Credit: Courtesy Macmillan Publishers

Credit: Courtesy Macmillan Publishers

Queen of the Hanukkah Dosas by Pamela Ehrenberg, illustrated by Anjan Sarkar

Sadie’s multicultural family celebrates Hanukkah by incorporating Jewish and Indian traditions and foods together. So instead of traditional latkes — potato pancakes — the family fries up dosas, a crepe-like dish, for holiday. As Sadie’s family is preparing for their celebrations, something goes wrong and everyone ends up locked outside of the house. Luckily, Sadie has a special skill that can help save the day. As a bonus, this book includes recipes for dosas and sambar, a lentil stew. (Macmillan Publishers, $16.99)

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"We Are Grateful: Otsaliheliga" by Traci Sorell, illustrated by Frane Lessac (Courtesy of: Penguin Random House)

Credit: Courtesy of Penguin Random House

"We Are Grateful: Otsaliheliga" by Traci Sorell, illustrated by Frane Lessac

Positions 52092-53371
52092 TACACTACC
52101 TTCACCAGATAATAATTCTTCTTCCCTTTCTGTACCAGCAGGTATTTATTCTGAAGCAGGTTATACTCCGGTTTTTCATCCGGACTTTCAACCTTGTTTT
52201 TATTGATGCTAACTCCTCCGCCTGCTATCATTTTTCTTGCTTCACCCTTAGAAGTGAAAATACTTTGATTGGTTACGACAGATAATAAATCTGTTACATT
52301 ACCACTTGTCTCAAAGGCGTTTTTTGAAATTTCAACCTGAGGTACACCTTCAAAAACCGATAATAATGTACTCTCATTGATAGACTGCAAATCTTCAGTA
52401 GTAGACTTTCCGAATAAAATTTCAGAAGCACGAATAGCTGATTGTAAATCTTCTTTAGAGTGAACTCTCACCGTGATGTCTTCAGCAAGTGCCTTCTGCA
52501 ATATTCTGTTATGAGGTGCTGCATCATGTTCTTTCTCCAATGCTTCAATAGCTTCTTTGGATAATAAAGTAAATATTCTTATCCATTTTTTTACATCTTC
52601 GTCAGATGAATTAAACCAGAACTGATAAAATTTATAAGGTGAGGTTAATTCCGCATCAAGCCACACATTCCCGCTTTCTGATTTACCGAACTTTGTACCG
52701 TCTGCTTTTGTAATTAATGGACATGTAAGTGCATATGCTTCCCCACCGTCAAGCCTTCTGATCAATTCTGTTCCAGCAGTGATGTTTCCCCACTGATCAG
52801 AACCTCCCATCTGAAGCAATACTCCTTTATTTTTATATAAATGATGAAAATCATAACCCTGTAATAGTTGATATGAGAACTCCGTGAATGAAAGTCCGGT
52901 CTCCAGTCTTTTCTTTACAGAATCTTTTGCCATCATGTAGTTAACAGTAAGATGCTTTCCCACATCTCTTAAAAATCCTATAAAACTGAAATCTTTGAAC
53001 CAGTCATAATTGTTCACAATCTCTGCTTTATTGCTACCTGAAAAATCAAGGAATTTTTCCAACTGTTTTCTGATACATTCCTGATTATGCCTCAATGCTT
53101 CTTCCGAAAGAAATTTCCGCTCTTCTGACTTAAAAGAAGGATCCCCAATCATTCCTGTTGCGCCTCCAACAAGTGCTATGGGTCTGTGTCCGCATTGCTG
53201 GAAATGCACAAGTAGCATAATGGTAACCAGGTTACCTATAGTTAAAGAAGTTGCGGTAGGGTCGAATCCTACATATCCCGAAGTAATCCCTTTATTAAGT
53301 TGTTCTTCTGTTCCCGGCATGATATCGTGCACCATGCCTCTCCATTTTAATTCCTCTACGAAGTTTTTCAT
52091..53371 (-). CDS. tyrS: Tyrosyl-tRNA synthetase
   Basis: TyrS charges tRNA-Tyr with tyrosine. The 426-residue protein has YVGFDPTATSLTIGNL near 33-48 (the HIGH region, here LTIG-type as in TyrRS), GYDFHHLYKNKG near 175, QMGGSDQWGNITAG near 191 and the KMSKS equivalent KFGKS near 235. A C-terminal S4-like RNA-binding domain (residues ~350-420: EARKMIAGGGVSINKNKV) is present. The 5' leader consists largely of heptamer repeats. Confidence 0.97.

(Courtesy of: Penguin Random House)
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"We Are Grateful: Otsaliheliga" by Traci Sorell, illustrated by Frane Lessac (Courtesy of: Penguin Random House)

Credit: Courtesy of Penguin Random House

Credit: Courtesy of Penguin Random House

We are Grateful: Otsaliheliga by Traci Sorell, illustrated by Frané Lessac

To express gratitude, members of the Cherokee Nation use the word “otsaliheliga” (oh-jah-LEE-hay-lee-gah). This word is used throughout the year as a reminder to reflect on blessings and lessons learned from struggles. This book highlights the seasons, celebrations and every day moments when otsaliheliga would be expressed. It also teaches children about Cherokee traditions. (Penguin Random House, $17.99)

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"Too Many Tamales" by Gary Soto, illustrated by Ed Martinez (Courtesy of: Penguin Random House)

Credit: Courtesy of Penguin Random House

"Too Many Tamales" by Gary Soto, illustrated by Ed Martinez
(Courtesy of: Penguin Random House)
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"Too Many Tamales" by Gary Soto, illustrated by Ed Martinez (Courtesy of: Penguin Random House)

Credit: Courtesy of Penguin Random House

Credit: Courtesy of Penguin Random House

Too Many Tamales by Gary Soto, illustrated by Ed Martinez